Some might say that Irish whiskey has a bad rap, but for many drinkers, the category has little reputation at all. The cheaper bottles are dubbed a shooting-only spirit, and the more expensive, lazily lumped in with Scotch. Irish whiskey is often simply known as smooth, but “As a moniker, that was starting to be confused in certain markets as meaning bland, especially when you compare it to a Scotch,” says Paul Caris, the master distiller at Grace O’Malley.
The misconceptions are understandable. In 2010, there were just four distilleries in Ireland. But as of 2019, there are now almost 30 distilleries in the country, all making a case to rethink Irish whiskey. Many are producing the country’s signature smooth drams, something Jason Allmond, the bar manager at Broughton Common finds himself returning to “time and time again when I want something spicier than bourbon, but less so than rye. Irish whiskey fills that niche for me.”
But a new guard of producers is pushing the boundaries of the categories. Jared Boller, the Canadian brand ambassador for Bushmills hints that, “There are whiskies that will be released from Ireland that the world has no clue are coming! Whispers down the pipeline of brands, barrels used for aging, and age statements that have never been associated with the Irish whiskey category.”
These anything-but-dull drams are putting Irish whiskey on drinkers' maps—Irish whiskey is now the fastest-growing category in the spirits scene, growing 8% over 2019 according to the IWSR. “People are really keen to see innovation within the category,” says Caris.
What is Irish Whiskey?
Traditionally, Irish whiskey blends malted and unmalted barley in massive stills, producing historically smooth, clean spirits. These stills were generally double or triple the size of the average pot still, producing a lighter distillate than the small stills of their Scottish cohorts.
To be classified as an Irish whiskey, the whiskey must be distilled to a strength of less than 94.8% ABV, and have a final strength of at least 40% ABV. The resulting distillate must be matured in wooden casks under 700 liters, and aged for at least three years.
“As a spirit category Irish is come of the more approachable because of the inherent sweetness from the barley content, triple distillation, and the constant innovation Irish distillers are working on,” says Boller. “On top of it all, it has very approachable price points for anyone’s budget.”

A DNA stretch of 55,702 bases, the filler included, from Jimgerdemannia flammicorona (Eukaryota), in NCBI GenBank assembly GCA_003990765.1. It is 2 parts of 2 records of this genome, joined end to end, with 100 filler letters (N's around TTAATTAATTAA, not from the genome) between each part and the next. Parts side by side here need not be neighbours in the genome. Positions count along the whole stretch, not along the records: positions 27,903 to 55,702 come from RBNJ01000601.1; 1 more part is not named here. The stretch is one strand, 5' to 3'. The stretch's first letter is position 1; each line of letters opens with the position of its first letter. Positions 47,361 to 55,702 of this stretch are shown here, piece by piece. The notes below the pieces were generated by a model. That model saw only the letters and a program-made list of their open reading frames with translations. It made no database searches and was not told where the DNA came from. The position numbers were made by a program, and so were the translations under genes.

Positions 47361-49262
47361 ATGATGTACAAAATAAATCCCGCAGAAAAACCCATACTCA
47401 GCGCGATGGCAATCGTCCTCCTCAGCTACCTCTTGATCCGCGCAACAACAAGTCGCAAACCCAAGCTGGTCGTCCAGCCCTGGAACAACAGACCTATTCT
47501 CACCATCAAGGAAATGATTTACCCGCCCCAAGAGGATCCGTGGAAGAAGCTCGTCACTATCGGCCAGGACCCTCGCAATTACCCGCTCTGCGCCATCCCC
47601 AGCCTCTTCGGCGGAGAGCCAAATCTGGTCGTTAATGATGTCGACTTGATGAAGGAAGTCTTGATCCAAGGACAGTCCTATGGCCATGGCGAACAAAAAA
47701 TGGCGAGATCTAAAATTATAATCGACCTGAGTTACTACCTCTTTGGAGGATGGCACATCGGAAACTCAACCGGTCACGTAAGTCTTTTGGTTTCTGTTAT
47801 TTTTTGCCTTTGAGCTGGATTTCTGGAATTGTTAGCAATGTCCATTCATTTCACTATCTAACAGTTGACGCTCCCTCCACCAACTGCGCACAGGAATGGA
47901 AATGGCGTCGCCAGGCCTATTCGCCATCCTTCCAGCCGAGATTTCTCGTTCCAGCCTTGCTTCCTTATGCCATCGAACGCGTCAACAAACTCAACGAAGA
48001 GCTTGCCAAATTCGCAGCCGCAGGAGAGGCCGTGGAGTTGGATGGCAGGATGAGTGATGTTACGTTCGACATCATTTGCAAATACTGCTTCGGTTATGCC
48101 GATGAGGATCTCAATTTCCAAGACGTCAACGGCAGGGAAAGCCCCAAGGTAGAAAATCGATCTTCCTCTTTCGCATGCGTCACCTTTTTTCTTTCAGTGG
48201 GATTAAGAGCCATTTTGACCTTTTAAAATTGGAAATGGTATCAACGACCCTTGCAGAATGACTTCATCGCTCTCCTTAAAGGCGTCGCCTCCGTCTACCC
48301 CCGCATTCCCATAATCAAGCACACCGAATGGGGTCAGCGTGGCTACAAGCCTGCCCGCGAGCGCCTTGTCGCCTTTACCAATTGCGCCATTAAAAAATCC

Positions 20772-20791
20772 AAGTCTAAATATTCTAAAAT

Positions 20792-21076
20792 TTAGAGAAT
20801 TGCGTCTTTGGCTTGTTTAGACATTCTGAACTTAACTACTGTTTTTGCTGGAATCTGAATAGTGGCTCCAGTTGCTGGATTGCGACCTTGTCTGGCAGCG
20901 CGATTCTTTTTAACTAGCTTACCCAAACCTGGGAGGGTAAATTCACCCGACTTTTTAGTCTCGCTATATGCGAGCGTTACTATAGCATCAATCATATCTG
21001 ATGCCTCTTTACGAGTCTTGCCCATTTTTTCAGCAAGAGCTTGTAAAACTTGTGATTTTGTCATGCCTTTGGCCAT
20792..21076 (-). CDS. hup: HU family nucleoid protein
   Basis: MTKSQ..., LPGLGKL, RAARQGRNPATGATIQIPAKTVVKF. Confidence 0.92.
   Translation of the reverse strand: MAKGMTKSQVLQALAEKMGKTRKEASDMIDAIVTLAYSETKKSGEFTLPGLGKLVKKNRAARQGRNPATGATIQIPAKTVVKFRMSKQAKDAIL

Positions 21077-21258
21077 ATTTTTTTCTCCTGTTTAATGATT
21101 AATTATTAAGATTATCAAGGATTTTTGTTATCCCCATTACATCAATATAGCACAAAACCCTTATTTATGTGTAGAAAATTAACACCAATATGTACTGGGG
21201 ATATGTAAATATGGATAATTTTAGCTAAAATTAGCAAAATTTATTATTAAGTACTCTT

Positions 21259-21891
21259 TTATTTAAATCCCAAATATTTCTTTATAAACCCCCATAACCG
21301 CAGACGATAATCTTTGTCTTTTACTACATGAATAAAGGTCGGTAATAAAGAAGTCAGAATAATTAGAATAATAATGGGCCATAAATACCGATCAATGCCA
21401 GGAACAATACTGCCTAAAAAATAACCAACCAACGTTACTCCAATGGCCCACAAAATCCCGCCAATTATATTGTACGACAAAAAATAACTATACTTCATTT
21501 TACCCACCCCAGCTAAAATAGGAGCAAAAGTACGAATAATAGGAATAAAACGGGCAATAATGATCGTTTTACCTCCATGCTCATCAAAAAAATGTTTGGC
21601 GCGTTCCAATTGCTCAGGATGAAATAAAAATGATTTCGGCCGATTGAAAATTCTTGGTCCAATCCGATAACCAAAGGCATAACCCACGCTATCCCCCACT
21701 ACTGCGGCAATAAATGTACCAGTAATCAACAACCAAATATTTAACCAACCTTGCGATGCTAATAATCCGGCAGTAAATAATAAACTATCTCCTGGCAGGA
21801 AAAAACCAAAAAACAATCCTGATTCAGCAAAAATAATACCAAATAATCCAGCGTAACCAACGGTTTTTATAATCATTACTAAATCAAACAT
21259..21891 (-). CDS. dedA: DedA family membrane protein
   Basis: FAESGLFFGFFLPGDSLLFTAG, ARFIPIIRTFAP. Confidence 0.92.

As legend goes, Irish missionary monks introduced distilling to the country in the early 1500s. In 1608, Northern Ireland’s Old Bushmills Distillery opened their doors, becoming the island’s first licensed whiskey distillery. From there, the whiskey scene expanded at a rapid clip. Drinkers around the globe were sipping Irish drams.
That is, until the early 1900s. Prohibition, combined with the turbulence of the Irish War of Independence, slowed the whiskey scene to a slow drip. Not even the British were drinking Irish drams: thanks to a war between the two in 1916, Irish whiskey was the drink of the enemy.
By the mid-1900s, only five brands survived: Jameson, Powers, Paddy Irish Whiskey, Tullamore DEW, and Bushmills. French beverage giant Pernod Ricard acquired that group of Irish distilleries in 1988, pouring their marketing prowess into the brands, quickly reviving the category’s presence around the world.
Beyond the Irish Coffee
Yes, Irish whiskey is perfect in an Irish coffee. “But it’s underutilized in a cocktail sense, thanks to its long-standing reputation as a shooting spirit,” says Allmond. “But I have seen the cocktail world get excited about Irish Whiskey over the last few years.”
He particularly enjoys working with the category “due to its versatility. You can say that about many spirits, but Irish whiskey truly does encompass the ability to do anything. It complements so many other flavors, especially in the fall and winter months. If you aren't using it, you should be.”